[¶35]   The present case is very similar to Chavez.  Mr. Chavez injured his back at work in 1989.  He had surgery on his back in 1991, and the division paid for that treatment.  Mr. Chavez had a second surgery in 2006, but the division denied benefits for that surgery, reasoning that it was not related to his 1989 work injury.  Id., ¶¶ 3-4, 204 P.3d at 968-69.  The hearing examiner considered the testimony of Mr. Chavez's treating physician, who testified the 2006 surgery was related to the 1989 work injury, and Dr. Ruttle, who testified the surgery was not related to the work injury but was instead "due to the recurrence of what was a chronic, preexisting problem."  Id., ¶¶ 13-16, 204 P.2d at 970-71.  The Medical Commission accepted Dr. Ruttle's opinion over the treating physician's, and we concluded there was substantial evidence in the record to support that choice.  Id., ¶ 19, 204 P.3d at 971-72.  In affirming the Medical Commission, we recognized that, in its decision, it had "noted several reasons for affording more weight" to Dr. Ruttle's opinion than to Mr. Chavez's treating physician's and those reasons were supported by the medical evidence.  In particular, the record established that Mr. Chavez had "recovered" and "got better" after his 1989 injury and he told his treating physician that his back pain was long standing and did not identify the 1989 incident as the cause of his pain.  Id., ¶¶ 17-19, 204 P.3d at 971-72.           



[¶36]   As in Chavez, the OAH's decision included a detailed review of Dr. Rork's and Dr. Ruttle's medical opinions and a careful explanation of why it accepted Dr. Ruttle's opinion instead of Dr Rork's.  The underlying facts, including the lapse in medical treatment, Ms. Kenyon's active lifestyle after the 2006 surgery, and the medical evidence showing that she had significant preexisting osteoarthritis supported Dr. Ruttle's opinion that her preexisting condition, rather than the 2006 injury, led to her total knee replacement.  The OAH decision to accept Dr. Ruttle's opinion over Dr. Rork's was "based on relevant evidence that a reasonable mind might accept as supporting that decision."  Id., ¶ 18,  204 P.3d at 971, citing  Spletzer,  ¶ 22, 116 P.3d at 1112. 



[¶37]   Finally, Ms. Kenyon challenges the OAH determination that she was not entirely credible.  The hearing examiner made the following factual findings:



            19.       At [the] hearing, Kenyon was very evasive in answering questions about her treatment after the March 29, 2006 right knee surgery, but eventually admitted she only had three follow-up visits with Dr. Rork.  Kenyon claimed that although she quit receiving medical treatment, her knee never recovered.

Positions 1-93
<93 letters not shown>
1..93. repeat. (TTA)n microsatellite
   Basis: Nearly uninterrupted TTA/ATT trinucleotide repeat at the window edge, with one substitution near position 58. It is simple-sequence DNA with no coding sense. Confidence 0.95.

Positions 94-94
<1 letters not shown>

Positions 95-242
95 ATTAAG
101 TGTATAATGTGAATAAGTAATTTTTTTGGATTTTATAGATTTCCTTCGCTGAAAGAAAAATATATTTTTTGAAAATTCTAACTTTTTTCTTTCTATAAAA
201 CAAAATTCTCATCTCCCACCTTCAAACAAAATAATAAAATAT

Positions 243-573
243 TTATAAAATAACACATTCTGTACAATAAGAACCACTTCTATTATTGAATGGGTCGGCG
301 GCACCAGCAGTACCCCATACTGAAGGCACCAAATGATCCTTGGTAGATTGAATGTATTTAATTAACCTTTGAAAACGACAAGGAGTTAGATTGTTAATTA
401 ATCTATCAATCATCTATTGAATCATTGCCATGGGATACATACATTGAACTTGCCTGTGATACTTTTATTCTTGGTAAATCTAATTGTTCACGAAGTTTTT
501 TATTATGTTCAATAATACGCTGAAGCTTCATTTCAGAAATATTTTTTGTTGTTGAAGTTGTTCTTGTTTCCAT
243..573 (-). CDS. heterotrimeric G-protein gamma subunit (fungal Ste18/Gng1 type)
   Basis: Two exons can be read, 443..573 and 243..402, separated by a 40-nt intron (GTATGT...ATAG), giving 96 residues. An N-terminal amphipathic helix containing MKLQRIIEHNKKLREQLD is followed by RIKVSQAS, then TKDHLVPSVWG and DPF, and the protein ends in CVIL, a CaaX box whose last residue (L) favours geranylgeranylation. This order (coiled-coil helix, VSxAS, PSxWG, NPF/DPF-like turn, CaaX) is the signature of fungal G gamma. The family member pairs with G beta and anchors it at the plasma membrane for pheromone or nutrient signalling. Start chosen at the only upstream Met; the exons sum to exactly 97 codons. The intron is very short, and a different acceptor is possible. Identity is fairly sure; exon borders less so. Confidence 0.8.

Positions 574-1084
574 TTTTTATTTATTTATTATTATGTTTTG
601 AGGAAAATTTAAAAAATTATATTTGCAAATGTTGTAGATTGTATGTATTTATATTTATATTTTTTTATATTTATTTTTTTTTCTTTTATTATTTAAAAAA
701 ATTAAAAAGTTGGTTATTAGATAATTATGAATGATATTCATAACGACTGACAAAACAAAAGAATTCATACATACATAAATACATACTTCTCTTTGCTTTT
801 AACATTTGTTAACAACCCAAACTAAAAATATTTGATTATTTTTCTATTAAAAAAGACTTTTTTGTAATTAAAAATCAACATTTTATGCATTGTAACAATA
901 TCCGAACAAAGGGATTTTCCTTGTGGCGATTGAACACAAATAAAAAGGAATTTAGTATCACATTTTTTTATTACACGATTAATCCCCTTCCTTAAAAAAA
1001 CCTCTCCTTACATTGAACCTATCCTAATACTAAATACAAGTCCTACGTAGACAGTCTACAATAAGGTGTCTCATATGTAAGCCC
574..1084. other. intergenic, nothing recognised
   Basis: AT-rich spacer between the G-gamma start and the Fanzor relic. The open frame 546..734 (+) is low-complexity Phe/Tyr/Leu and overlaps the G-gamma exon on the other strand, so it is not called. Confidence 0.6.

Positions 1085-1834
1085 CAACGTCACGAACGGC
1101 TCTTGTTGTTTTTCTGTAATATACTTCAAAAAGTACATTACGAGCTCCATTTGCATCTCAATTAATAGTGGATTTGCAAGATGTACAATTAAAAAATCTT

20.       Kenyon alleged she was in constant pain, but was performing physical therapy at home because [of] her continued knee pain.

            21.       Kenyon testified that she had been active all her life . . . .  Kenyon alleged she was never able to return to her normal life activities after the March 29, 2006, surgery but could not explain why she had completely ceased treatment if she was still suffering significant pain.

            22.       During her cross-examination, Kenyon admitted that for a portion of time after she ceased medical treatment in May 2006 and before she returned for treatment in November 2007, Kenyon was incarcerated.

            23.       When questioned as to the cause of her incarceration, Kenyon again was extremely evasive and had to be directed to answer the questions.  Kenyon claimed she was jailed for "a probation violation" but would not initially expound.

            24.       When ordered to thoroughly answer, Kenyon eventually admitted to having been convicted of theft in 2003, which is a crime of dishonesty.  Kenyon attempted to minimize her crime by claiming she was convicted "of stealing her own money back from an abusive ex-boyfriend."

            25.       Kenyon admitted that, at the time of the hearing, she was still on probation, even after serving five months in county jail for her prior probation revocation.  Throughout all the questioning regarding her conviction, Kenyon was evasive and provided incomplete and what appeared less than truthful answers.

            26.       Kenyon also admitted on cross examination, grudgingly, that she only sought additional right knee treatment after an incident where she fell out of a boat and when she realized golfing caused additional pain in her right knee.  Again, Kenyon attempted to minimize that any activities were the cause of her pain and added that all her pain she associates with the March 19, 2006 work injury.